Readers are always looking for that elusive book so riveting that they want to halt their lives and read all day and night. For me, The Help was the first book in quite a while that had me staying up late and thinking of creative ways to hide a book at the reference desk. Unfortunately, librarians don’t get to read all day so working, sleeping, and eating got in the way of reading.
The Help is wildly popular so you probably already know the premise. It takes place in Jackson, Mississippi in the midst of the civil rights movement and is about the relationships between white women and their black maids. Skeeter Phelan wants to see something change about the way “the help” is treated and tries to get a group of women to tell their stories.
I was not sure if I would like this book when I first heard about it because it sounded really depressing. Some parts of the story really are sad and had me sobbing, but it is also funny and heartwarming. I loved some of the characters as if I knew them and hated others with a passion. Stockett is one of the rare authors who have a strong ear for dialect. It helps that she grew up in Jackson and had a maid that raised her. Here are some of my favorite quotes from the book:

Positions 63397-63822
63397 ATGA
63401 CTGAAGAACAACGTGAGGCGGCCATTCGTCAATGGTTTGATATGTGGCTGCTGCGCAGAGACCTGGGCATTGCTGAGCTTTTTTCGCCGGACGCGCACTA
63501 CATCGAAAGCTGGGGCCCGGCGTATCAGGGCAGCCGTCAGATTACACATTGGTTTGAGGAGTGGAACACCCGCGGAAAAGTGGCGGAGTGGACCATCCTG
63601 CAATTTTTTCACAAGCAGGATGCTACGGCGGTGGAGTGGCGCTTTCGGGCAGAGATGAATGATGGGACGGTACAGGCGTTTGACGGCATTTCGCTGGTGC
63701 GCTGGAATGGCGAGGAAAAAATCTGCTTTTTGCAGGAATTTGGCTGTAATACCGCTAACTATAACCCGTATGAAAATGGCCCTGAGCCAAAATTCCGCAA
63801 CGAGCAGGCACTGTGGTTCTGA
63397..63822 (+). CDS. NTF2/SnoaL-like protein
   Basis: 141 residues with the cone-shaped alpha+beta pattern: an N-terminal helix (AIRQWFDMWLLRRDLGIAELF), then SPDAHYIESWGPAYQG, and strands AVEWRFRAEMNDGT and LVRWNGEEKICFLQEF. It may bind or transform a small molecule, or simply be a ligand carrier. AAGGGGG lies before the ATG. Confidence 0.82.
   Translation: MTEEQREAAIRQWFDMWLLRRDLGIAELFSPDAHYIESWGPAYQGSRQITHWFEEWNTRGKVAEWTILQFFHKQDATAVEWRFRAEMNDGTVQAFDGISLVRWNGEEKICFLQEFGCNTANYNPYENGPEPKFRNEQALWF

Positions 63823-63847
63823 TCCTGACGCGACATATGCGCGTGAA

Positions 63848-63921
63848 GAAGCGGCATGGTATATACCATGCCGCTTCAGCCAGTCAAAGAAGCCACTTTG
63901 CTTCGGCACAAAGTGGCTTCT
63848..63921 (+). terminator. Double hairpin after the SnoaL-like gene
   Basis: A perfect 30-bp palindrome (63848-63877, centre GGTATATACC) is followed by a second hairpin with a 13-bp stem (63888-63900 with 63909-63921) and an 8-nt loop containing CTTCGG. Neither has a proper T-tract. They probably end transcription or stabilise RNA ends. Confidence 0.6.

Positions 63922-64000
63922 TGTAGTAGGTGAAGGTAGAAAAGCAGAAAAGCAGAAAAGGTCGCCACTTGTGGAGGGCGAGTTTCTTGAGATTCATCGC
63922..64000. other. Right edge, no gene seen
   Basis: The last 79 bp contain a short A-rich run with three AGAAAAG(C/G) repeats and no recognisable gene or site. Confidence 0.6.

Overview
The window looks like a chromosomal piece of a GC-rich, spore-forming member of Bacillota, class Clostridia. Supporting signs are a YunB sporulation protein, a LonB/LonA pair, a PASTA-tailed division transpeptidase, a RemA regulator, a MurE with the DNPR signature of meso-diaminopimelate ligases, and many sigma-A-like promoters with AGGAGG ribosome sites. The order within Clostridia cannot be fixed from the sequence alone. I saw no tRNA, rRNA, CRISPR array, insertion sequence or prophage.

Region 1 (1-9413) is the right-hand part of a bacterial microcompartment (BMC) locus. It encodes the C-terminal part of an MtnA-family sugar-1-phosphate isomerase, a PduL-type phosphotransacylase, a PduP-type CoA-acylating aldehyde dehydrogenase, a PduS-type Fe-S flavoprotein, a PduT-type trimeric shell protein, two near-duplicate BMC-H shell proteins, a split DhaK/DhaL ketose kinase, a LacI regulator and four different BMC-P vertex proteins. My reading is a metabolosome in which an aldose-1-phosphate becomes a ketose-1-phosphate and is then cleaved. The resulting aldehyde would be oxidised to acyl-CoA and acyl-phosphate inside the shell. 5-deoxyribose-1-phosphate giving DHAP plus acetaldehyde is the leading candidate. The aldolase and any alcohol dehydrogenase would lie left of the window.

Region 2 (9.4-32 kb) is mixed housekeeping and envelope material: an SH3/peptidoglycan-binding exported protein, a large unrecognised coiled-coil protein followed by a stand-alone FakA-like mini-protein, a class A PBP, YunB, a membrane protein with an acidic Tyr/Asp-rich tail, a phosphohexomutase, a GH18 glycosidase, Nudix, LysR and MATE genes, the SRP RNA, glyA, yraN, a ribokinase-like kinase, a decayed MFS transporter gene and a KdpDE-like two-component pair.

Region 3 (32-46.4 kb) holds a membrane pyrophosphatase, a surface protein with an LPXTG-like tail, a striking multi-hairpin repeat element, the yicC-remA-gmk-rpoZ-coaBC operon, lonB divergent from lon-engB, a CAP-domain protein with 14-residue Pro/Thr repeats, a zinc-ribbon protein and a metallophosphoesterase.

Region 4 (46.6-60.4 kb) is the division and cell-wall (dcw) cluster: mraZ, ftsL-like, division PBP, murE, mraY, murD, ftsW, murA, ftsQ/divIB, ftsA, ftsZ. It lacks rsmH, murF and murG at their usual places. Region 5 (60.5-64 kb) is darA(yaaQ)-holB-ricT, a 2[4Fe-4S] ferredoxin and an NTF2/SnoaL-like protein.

Ever morning, until you dead in the ground, you gone have to make this decision. You gone have to ask yourself, “Am I gone believe what them fools say about me today?”
I always order the banned books from a black market dealer in California, figuring if the State of Mississippi banned them, they must be good.
I often shy away from runaway bestsellers because they don’t often live up to the hype. My mom read it and loved it, and I trust her book taste so I bought it rather than put myself on the 400 person wait list at the library. I’m so glad I did. I don’t want to give up too much of the story so I’ll stop here, but you must read this book! If you don’t read anything else this year, read The Help. I will be shocked if you don’t love it.